Papa John’s founder admits to using racial slur in conference call, resigns from UofL board

Papa John's founder and former CEO John Schnatter resigned from the University of Louisville Board of Trustees on Wednesday after he admitted to Forbes that he used the N-word and 'hurtful language' during a training session on race in May.

The resignation was effective immediately, said board chairman J. David Grissom in a statement late Wednesday afternoon.

"After speaking with John, I’m confident that his comments, while inappropriate, do not reflect his personal beliefs or values," Grissom said. "No member of the board of trustees condones racism or insensitive language regardless of the setting. The University of Louisville embraces and celebrates diversity and is a supporter of all its students and stakeholders regardless as to their identity. The board appreciates his two years of service and thanks him for his generous support for so many years.”

The incident began with conference call with Papa John's executives and marketing agency Laundry Service that included a role-playing exercise for Schnatter to prevent public relations messes, Forbes reported in a story initially based on an unnamed source. Schnatter was asked how he would distance himself from racist groups online.

Schnatter responded by downplaying his statement last fall that NFL player protests have hurt his pizza business, according to Forbes.

"Colonel Sanders called blacks n----s," Schnatter said, before claiming the KFC founder never faced public backlash like he has received.

During the same conference call, Schnatter also said other remarks that the marketing agency deemed offensive, Forbes reported. Schnatter said that when he grew up in Indiana, people would drag black people behind trucks until they died, the source told Forbes.

In a statement released to Forbes Wednesday afternoon, Schnatter confirmed the allegations against him.

"News reports attributing the use of inappropriate and hurtful language to me during a media training session regarding race are true," he said. "Regardless of the context, I apologize. Simply stated, racism has no place in our society."

A separate statement by Papa John's, also released to Forbes Wednesday, condemned racism "and any insensitive language, no matter the situation or setting."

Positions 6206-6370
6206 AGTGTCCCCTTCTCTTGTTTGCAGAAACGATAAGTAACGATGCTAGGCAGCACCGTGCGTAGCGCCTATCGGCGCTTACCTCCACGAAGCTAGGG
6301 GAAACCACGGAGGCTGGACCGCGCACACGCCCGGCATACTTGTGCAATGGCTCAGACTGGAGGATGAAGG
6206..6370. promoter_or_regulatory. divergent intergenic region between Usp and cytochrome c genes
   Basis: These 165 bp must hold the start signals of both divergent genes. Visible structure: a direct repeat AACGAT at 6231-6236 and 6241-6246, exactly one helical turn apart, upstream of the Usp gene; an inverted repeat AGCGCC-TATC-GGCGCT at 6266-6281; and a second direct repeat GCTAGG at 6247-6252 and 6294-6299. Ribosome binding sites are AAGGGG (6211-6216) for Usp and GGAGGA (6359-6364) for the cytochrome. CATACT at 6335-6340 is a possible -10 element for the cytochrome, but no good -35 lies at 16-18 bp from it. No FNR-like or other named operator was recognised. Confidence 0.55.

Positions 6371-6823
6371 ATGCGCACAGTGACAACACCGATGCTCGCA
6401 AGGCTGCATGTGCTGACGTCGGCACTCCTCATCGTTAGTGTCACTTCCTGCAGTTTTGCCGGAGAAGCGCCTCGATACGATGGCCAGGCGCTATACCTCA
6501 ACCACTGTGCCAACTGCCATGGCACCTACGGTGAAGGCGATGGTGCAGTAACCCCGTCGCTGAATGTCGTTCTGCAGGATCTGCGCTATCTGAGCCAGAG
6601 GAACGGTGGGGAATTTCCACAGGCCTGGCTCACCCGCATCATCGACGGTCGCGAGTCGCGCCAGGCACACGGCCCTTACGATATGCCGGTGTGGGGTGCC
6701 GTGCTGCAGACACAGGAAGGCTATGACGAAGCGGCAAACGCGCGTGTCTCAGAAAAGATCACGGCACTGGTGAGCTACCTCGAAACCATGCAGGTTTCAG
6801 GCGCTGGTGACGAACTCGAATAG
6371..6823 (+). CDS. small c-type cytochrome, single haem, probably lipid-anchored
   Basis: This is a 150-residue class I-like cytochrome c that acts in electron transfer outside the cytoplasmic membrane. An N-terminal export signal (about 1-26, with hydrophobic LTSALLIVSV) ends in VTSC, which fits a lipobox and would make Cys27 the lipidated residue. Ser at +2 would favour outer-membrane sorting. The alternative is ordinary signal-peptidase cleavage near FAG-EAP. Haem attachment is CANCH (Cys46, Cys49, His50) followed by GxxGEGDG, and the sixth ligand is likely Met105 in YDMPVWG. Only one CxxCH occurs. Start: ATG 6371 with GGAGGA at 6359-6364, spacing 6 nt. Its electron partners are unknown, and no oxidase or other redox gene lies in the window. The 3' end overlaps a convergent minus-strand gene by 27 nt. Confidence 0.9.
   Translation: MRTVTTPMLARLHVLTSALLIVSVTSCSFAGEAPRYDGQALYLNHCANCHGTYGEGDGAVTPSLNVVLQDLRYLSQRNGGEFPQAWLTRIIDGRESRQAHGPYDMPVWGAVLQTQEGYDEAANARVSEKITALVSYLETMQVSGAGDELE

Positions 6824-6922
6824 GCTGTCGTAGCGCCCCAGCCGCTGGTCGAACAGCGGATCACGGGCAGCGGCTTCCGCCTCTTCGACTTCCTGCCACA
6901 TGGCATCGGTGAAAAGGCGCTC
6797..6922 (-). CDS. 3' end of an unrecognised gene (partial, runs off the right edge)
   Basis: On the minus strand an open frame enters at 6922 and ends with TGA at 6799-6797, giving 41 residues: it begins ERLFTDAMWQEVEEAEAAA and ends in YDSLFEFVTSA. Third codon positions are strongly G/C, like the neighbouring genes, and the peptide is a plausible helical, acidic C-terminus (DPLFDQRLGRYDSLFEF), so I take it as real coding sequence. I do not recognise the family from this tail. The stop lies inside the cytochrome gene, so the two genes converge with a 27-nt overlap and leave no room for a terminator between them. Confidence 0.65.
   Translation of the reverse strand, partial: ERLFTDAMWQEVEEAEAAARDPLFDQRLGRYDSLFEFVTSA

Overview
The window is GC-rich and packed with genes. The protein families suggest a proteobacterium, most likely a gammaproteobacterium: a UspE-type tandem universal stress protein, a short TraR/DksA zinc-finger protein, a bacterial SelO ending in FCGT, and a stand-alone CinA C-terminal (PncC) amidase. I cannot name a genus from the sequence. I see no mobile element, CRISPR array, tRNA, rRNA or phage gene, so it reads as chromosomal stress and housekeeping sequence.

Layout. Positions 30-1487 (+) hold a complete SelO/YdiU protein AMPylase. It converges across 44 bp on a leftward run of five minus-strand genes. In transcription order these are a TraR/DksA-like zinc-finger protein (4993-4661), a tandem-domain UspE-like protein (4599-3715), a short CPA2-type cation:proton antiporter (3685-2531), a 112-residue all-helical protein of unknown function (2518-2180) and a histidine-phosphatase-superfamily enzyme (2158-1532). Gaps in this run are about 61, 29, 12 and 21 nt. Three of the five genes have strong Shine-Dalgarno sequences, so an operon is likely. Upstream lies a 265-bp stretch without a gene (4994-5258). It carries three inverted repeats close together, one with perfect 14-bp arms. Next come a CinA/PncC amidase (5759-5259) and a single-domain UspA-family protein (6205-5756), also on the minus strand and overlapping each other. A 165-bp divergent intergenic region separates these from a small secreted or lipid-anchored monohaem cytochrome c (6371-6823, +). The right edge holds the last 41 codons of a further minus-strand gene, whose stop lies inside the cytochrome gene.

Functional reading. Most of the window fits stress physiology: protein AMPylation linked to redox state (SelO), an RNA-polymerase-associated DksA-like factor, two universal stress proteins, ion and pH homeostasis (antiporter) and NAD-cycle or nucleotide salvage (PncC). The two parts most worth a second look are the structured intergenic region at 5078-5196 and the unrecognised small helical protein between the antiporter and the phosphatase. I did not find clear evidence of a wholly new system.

Papa John's CEO Steve Ritchie sent an internal email to team members, franchisees and operators Wednesday addressing the event, Bloomberg reported, but the email did not address Schnatter by name.

“You may have read the media reports today tied to our company culture. We want to make it clear to all of you that racism has no place at Papa John’s,” according to the email obtained by Bloomberg.

“The past six months we’ve had to take a hard look in the mirror and acknowledge that we’ve lost a bit of focus on the core values that this brand was built on and that delivered success for so many years,” Ritchie added. “We’ve got to own up and take the hit for our missteps and refocus on the constant pursuit of better that is the DNA of our brand.”

Louisville-based Papa John's picked Laundry Service as its advertising agency in October. Laundry Service has since terminated its contract with Papa John's, according to Forbes. Laundry Service has not responded to the report.

Bloomberg obtained a letter Laundry Service owner Casey Wasserman sent his staff May 31. It said the company would end its work with an unnamed client due to “the regrettable recent events that several employees of Laundry Service witnessed during interactions with a client’s executive."

The comments Schnatter made in November about NFL protests led to backlash against the pizza chain. Papa John’s sales were down 3.9 percent across the country from October through December versus the same period from 2016, according to ESPN.

Schnatter, the face of the brand, later apologized for his remarks and stepped down as Papa John’s CEO in December. In February, the NFL dropped Papa John's as its official pizza.

Schnatter had been a longtime supporter of UofL, becoming the naming donor of the football stadium and giving to other areas of the school.

He created two "free enterprise" centers at business schools at Kentucky's two research universities. At UofL, the John H. Schnatter Family Foundation donated about $4.6 million to create the John H. Schnatter Center for Free Enterprise. Another $1.66 million came from the controversial Charles Koch Foundation, which has donated to multiple schools in an attempt to counter what it calls liberal bias in academia.

In 2015, the University of Kentucky accepted $12 million from both foundations to create the John Schnatter Center for Free Enterprise in the Gatton College of Business and Economics.

“Without question, the language reported in the conference call is unacceptable and has no place in our community," said UK spokesman Jay Blanton. "We look forward to Mr. Schnatter further addressing this issue in response to the heavy criticism he is rightly receiving.”